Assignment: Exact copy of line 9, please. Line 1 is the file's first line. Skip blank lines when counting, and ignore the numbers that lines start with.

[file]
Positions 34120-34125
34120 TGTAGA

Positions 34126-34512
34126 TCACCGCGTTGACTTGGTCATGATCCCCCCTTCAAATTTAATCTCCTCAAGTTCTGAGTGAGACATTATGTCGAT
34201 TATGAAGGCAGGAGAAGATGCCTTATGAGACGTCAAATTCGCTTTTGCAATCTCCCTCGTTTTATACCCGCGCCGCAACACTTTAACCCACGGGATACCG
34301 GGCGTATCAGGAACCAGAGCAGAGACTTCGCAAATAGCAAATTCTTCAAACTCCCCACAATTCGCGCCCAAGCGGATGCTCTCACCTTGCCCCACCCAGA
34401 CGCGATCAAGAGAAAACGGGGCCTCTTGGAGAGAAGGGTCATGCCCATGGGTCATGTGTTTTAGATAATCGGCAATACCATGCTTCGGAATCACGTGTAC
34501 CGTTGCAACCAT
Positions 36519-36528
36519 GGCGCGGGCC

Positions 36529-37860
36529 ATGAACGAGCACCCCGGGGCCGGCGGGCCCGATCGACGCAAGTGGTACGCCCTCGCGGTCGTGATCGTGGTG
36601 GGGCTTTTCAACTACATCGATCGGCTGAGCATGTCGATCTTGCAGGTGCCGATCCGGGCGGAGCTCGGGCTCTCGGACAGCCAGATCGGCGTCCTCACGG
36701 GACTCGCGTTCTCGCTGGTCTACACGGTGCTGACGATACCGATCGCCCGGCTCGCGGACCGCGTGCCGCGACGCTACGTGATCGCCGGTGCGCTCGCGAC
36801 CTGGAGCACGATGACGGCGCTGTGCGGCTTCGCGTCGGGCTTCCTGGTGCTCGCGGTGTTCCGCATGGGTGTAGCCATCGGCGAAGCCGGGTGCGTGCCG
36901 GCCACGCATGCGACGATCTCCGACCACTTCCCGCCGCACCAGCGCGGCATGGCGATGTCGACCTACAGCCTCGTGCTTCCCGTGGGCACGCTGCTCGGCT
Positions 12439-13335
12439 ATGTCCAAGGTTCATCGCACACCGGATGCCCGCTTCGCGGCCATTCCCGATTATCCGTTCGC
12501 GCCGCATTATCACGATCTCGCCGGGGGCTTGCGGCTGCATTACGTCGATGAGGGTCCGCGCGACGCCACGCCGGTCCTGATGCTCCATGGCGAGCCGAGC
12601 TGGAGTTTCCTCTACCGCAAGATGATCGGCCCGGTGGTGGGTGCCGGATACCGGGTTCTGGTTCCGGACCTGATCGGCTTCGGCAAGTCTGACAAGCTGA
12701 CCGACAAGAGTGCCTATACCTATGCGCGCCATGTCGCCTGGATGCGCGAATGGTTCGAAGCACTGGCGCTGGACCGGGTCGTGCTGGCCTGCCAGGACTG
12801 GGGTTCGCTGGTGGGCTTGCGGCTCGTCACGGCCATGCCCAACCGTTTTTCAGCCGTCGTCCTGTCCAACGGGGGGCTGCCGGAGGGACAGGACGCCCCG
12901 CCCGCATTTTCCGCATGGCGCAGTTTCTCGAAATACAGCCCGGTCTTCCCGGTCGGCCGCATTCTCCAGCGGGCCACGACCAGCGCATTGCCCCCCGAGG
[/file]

Positions 36519-36528